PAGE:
The 1976 American League Rookie of the Year died yesterday. Fittingly, he was crushed by a truck he was working on. You see, Fidrych, despite being extremely famous, never made a lot of money from baseball. Back in 1976, apparently, it was okay to have 21-year-old rookies throw 24 complete games. Today's top veteran pitchers, who make 100 times what Fidrych did, throw a handful of complete games per year - if that. (Which, of course, reminds me that the Pirates had Zach Duke, who is coming off arm troubles, throw 120 pitches in the cold yesterday. Not sure what they were thinking, but apparently they have a history of promising pitchers coming down with sore arms.) Anyhow, what in hindsight appears very predictable, Fidrych blew out his arm shortly after going 19-9 his rookie year and leading the league in E.R.A. He never pitched a full major league season after that and was out of the league by the time he was 25.
My grandfather, who was old enough to have seen Babe Ruth play at the old League Park in Cleveland, I remember being a huge Fidrych fan. He was impressed with the way he'd sprint on and off the field to and from the dugout and, of course, talk to the ball. My grandfather who was a dentist and apparently a pretty fair ballplayer in this time, also loved that Fidrych said that if he wasn't pitching he'd probably be back in his hometown pumping gas.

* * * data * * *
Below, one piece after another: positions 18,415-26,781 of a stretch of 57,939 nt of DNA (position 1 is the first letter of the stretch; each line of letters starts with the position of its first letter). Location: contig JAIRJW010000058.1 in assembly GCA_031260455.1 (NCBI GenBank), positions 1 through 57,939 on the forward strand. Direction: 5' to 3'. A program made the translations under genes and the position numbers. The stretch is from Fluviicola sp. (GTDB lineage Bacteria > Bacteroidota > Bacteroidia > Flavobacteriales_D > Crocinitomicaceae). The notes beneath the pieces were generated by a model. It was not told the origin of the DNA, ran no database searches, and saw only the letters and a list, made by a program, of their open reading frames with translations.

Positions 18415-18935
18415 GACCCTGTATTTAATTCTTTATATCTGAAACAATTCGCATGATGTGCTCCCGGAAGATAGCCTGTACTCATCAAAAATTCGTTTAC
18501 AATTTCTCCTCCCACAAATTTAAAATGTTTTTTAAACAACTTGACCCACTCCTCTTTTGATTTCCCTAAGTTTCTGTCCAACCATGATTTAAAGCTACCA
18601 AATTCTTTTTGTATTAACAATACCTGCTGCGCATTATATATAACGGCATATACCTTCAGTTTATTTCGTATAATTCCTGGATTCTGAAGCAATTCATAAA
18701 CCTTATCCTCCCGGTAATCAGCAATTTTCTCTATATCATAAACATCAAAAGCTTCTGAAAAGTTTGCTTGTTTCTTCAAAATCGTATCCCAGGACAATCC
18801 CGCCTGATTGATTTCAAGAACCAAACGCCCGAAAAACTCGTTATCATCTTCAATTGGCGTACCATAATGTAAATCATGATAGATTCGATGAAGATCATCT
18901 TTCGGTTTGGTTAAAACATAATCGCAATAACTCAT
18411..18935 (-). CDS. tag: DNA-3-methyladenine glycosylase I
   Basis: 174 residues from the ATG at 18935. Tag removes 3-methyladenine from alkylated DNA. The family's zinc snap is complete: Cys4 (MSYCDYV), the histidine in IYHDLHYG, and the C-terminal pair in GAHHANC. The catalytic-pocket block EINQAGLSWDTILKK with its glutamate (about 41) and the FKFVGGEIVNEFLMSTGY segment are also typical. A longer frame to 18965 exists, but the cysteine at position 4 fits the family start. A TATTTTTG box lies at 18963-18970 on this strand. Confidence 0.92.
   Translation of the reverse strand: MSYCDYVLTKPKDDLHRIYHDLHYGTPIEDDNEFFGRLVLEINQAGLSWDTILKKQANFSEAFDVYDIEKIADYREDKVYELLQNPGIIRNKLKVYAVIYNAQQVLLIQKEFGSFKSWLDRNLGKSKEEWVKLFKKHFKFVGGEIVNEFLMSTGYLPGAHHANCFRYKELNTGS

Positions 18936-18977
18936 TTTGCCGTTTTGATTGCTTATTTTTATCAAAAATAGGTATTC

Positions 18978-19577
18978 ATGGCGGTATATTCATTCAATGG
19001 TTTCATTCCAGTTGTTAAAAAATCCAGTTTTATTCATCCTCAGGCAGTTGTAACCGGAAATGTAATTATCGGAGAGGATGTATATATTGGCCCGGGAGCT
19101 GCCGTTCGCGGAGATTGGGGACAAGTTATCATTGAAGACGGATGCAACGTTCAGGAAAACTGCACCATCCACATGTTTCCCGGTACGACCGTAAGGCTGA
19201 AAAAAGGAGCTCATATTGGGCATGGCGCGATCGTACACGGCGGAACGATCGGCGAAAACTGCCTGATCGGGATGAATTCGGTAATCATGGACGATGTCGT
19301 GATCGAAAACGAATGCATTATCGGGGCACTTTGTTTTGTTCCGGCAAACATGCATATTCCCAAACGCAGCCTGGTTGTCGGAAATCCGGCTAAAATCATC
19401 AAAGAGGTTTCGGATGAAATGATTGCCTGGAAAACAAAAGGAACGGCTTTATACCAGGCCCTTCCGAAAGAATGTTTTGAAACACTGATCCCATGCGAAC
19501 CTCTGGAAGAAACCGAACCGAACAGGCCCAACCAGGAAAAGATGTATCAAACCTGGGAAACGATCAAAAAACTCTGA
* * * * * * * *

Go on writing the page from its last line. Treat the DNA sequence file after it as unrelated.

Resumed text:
Anyhow, for some reason I have always been a Yankee fan and kind of resented Fidrych and the success he always had vs. the Yanks, something, which in retrospect (like Fidrych's throwing 20-plus complete games) I also realize was stupid. Oh well, here's to ya' bird. Let's hope at least one major leaguer over the next couple days, gets down on his hands and knees to smooth at the dirt around the mound!